|Battle of the River Bug|
|Part of Internecine war in Russia (1015-1019)
Bolesław I's intervention in the Kievan succession crisis
Schematic map of the battle
|Duchy of Poland||Kievan Rus'|
|Commanders and leaders|
The Battle of the River Bug, sometimes known as the Battle of Volhynia, was a battle that took place on 22–23 July 1018, in Red Ruthenia, near the Bug River and near Volhynia (Wołyń), between the forces of Bolesław I the Brave of Poland and Yaroslav the Wise of Kievan Rus, during the Bolesław's Kiev Expedition. Yaroslav was defeated by the Polish duke. It was part of the war of succession following the death of Vladimir the Great in 1015. Bolesław supported his son-in-law, known as Svyatopolk the Damned for his murder of his half-brothers Boris and Gleb), who was eventually defeated by Yaroslav.
Both armies met on opposite banks of the river Bug. Yaroslav's forces took up positions with archers covering the crossing points; Bolesław took his time, allowing his army to rest, and started work on several makeshift bridges. The main battle occurred on 23 July. According to Polish chronicler Gall Anonim, the battle occurred by accident: Bolesław decided to throw a feast to boost morale of his army; Yaroslav's archers and scouts decided to stir up trouble for the Polish servants who were gutting the animals and preparing them near the river - but they only succeeded in annoying them so much that the servants themselves crossed the relatively shallow river and chased Yaroslav's much-surprised advance troops away. Bolesław learned about this quicker than Yaroslav, and managed to move most of his army across the river and attack the surprised Kievan prince, who didn't manage to muster his army in time; the Kievan army quickly broke rank and fled. However a Russian chronicle, Tale of Bygone Years gives a slightly different version of these events, one version which both armies were combat-ready and facing each other across the river, and Bolesław, enraged by insults hurled by the Rus' army, charged across the army with at the head of his army, surprising Yaroslav and shattering the Kievan army. Most modern historians support Gall Anonim's version, and all agree that after a short battle the Polish Duke was victorious, scoring a major victory. Yaroslav retreated to Novogrod, not Kiev - likely suspecting that he has not enough strength left to defend Kiev, besieged by the Pechenegs, and with a significant pro-Sviatopolk (Bolesław's son-in-law) faction inside the city.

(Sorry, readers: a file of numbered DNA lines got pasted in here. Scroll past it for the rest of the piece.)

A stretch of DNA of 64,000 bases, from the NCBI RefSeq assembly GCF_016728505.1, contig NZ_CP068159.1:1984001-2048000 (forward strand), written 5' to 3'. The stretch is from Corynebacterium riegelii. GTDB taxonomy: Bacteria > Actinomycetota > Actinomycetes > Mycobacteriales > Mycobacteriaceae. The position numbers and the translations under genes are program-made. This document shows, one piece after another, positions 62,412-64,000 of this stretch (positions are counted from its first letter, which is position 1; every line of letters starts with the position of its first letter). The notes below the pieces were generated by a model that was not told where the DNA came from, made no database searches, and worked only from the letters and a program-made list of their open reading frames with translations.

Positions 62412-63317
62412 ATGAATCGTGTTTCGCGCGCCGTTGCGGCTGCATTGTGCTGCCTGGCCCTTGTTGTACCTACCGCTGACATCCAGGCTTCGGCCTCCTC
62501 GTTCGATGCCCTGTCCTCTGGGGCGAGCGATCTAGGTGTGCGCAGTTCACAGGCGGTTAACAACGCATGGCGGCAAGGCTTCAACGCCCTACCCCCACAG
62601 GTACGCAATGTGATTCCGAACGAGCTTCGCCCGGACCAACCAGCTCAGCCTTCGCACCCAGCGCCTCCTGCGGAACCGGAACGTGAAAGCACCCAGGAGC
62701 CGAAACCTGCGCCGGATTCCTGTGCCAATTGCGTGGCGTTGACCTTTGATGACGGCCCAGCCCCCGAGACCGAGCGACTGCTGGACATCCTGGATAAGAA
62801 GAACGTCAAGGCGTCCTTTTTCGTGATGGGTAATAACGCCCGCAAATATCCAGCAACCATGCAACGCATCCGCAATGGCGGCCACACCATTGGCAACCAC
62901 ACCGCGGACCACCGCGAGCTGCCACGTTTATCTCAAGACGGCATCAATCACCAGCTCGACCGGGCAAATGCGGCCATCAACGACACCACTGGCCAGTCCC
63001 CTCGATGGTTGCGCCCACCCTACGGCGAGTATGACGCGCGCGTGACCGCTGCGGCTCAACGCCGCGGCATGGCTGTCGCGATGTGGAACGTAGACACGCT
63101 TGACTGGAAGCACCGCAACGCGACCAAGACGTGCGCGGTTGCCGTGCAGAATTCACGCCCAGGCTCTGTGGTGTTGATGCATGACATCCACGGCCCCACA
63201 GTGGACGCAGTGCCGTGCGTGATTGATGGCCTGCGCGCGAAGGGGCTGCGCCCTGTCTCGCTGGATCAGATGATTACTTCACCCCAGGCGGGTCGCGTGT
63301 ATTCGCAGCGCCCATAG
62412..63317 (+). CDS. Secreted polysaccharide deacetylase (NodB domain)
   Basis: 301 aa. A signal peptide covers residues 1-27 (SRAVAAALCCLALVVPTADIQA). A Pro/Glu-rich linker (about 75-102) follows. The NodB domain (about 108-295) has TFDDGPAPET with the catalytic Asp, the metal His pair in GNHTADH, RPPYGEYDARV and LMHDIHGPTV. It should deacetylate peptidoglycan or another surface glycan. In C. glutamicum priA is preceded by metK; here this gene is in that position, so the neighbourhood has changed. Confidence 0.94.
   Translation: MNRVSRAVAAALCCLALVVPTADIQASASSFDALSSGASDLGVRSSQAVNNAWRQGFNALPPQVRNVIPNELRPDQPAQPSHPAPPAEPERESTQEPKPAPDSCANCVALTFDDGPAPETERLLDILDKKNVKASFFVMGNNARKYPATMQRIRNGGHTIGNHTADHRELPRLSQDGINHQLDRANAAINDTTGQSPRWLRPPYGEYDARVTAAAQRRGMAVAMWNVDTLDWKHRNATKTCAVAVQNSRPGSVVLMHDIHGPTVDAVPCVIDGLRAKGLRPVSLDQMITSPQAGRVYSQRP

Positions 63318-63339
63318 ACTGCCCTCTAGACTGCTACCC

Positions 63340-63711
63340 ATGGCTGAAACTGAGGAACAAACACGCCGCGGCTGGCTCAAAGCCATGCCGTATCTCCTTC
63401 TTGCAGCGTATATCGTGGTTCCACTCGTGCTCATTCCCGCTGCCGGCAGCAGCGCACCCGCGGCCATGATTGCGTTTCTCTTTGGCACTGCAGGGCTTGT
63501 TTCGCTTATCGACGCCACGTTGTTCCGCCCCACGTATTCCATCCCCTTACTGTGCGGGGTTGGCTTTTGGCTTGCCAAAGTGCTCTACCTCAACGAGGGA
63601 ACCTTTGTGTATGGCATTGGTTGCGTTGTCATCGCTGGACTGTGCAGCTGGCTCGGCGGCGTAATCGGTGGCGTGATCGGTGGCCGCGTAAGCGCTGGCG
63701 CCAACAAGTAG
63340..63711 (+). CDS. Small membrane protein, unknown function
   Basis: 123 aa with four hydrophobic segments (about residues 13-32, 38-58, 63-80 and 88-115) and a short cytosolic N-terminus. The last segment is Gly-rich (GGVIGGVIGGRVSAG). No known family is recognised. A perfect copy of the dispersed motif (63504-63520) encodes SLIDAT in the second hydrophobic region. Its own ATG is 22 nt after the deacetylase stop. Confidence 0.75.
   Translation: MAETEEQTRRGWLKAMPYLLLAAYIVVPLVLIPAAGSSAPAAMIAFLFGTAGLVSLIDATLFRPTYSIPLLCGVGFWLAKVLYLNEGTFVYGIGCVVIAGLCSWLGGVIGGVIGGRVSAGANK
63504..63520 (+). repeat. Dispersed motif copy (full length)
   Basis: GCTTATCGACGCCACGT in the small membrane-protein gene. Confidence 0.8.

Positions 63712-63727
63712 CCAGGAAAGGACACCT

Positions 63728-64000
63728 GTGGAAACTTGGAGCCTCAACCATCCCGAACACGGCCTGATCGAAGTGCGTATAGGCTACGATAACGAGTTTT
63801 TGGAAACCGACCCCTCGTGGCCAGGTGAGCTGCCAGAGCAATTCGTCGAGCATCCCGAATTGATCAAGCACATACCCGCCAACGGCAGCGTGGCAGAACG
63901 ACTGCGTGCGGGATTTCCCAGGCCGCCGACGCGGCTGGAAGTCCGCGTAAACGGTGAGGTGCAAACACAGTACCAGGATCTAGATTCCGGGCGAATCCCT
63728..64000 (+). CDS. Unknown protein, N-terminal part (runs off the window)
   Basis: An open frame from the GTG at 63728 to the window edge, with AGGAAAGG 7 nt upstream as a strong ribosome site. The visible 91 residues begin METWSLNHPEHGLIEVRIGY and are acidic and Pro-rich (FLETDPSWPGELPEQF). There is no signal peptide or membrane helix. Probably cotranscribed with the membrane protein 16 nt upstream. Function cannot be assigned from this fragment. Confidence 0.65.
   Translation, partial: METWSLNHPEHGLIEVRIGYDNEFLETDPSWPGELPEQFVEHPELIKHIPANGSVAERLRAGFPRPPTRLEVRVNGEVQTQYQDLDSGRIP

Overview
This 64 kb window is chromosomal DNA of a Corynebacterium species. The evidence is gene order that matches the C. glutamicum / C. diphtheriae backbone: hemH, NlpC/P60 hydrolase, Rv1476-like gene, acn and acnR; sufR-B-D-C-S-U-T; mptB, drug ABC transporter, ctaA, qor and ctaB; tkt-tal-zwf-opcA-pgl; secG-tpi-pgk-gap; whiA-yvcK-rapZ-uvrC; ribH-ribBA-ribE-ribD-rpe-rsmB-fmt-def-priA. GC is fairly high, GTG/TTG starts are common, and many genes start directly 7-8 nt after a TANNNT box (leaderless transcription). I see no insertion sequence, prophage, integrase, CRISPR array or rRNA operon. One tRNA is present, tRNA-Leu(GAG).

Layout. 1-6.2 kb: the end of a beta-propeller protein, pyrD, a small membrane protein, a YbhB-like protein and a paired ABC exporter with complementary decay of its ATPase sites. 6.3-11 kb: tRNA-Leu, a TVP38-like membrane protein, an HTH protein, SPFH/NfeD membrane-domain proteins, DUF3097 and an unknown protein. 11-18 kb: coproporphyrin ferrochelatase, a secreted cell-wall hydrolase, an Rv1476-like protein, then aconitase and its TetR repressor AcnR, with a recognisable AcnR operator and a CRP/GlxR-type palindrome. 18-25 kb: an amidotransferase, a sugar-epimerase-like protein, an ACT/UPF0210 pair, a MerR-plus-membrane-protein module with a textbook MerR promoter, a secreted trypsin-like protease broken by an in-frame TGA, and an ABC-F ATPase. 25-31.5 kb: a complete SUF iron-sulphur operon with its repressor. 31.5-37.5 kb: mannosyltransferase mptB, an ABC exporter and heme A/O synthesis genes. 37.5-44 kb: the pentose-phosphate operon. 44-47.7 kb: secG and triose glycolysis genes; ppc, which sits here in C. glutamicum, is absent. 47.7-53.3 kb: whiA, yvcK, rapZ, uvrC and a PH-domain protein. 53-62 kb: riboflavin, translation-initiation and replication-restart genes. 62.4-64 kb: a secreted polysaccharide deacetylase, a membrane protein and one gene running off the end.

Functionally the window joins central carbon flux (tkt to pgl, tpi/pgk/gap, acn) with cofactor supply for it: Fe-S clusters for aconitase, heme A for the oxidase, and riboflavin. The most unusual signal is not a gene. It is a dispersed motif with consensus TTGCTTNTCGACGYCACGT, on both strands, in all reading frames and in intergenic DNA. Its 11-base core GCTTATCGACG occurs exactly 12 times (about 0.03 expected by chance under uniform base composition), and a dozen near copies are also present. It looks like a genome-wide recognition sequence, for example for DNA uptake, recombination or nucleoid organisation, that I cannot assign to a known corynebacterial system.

While Yaroslav lost the battle, he was able to raise troops among the Novgorodians and eventually defeat his half-brother Svyatopolk and consolidate his position in Kiev, where he ruled over the golden age of Kievan Rus' until his death in 1054. Thus, in spite of this defeat in front of the Polish duke, Yaroslav became the greatest of the Kievan rulers.